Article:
Series - Whitcomb Rapture

The Rapture of the Church, Part 11

skyRead the series so far.

When will the rapture take place?

Our Lord assured us that it was impossible to date the rapture of the church. “But of that day and hour no one knows, not even the angels of heaven, but My Father only” (Matt. 24:36; cf. vss. 42, 44, 50; and Mark 13:32-37).

Amazing! Not even the Savior knew the date of His coming again. During the days of His non-glorified human existence—for a third of a century—our Lord set aside the independent exercise of His divine attributes of greatness (omnipotence, omniscience and omnipresence), not His moral attributes (holiness, truth, love, etc.). That is the meaning of Phil. 2:7 and 8—He “made Himself of no reputation… He humbled Himself and became obedient to the point of death, even the death of the cross.”

Over and over again, our LORD explained: “I do nothing of Myself; but as My Father taught Me, I speak these things” (John 8:28); and “the Father who sent Me gave Me a command, what I should say and what I should speak…Therefore, whatever I speak, just as the Father has told Me, so I speak” (John 12:49, 50; cf. 5:20, 7:16, 8:38, 8:40, 15:15, 17:8).

665 reads

The Rapture of the Church, Part 10

skyRead the series so far.

Resurrection and Corinthian/Greek philosophy

Why did so many in the church at Corinth have deep doubts about the promise of a resurrection body for believers? The amazing answer is that they did not want a resurrected body! Why not? Because they believed that such a body would be nothing more than what they already had—a weak, often painful, unimpressive thing. After all, they thought, who would really want to live forever in a resuscitated corpse?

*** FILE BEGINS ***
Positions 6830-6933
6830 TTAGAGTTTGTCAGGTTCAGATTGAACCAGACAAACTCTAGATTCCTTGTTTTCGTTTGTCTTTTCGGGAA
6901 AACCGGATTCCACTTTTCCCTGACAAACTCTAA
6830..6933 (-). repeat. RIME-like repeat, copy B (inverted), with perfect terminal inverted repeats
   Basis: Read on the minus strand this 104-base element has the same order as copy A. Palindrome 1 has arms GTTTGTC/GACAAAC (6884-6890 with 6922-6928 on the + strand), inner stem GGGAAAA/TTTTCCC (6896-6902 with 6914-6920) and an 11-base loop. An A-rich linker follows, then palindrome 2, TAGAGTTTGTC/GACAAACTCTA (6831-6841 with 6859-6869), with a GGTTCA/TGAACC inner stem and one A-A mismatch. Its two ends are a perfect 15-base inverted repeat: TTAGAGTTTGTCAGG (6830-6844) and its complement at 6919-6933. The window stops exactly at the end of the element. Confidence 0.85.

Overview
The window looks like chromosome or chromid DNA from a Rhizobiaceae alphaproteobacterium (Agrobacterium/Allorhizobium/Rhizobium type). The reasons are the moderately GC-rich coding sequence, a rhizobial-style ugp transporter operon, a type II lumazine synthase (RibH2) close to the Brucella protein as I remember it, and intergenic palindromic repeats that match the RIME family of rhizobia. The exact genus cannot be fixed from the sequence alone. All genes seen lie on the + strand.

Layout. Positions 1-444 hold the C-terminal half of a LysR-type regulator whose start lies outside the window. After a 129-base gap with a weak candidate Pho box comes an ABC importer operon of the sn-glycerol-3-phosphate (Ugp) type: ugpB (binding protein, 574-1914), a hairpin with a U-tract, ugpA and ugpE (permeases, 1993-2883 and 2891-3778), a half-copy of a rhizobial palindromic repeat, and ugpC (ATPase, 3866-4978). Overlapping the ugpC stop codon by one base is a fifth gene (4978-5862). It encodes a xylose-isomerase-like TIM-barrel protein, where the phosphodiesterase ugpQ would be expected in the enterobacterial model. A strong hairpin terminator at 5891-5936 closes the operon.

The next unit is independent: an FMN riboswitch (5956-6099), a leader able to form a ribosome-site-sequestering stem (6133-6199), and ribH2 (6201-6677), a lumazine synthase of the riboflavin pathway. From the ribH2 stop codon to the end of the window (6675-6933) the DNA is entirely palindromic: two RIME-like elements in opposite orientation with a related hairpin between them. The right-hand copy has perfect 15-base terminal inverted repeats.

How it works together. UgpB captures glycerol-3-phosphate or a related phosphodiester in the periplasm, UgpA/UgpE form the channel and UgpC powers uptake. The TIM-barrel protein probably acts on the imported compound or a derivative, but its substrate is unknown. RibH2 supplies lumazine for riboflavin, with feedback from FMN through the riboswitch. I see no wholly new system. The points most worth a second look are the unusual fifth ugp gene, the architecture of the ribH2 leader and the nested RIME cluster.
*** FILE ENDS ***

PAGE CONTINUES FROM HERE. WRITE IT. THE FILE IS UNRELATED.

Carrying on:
Their drastic heresy on the design, function, significance and destiny of the human body, which they had learned from many Greek thinkers of that day, resulted in perverted views of morality and marriage. See how Paul had to deal with this in 1 Corinthians 6:15—“Do you not know that your bodies are members of Christ? Shall I then take the members of Christ and make them members of a harlot? Certainly not!” (NKJV).

In spite of the fact that we still possess sinful natures, even after being born again—a sad reality which Paul explains in Romans 7:15-25—the mortal body of the Christian is a divine temple! “Do you not know that your body is the temple of the Holy Spirit who is in you, whom you have from God, and you are not your own? For you were bought at a price; therefore glorify God in your body and in your spirit, which are God’s” (1 Cor. 6:19-20).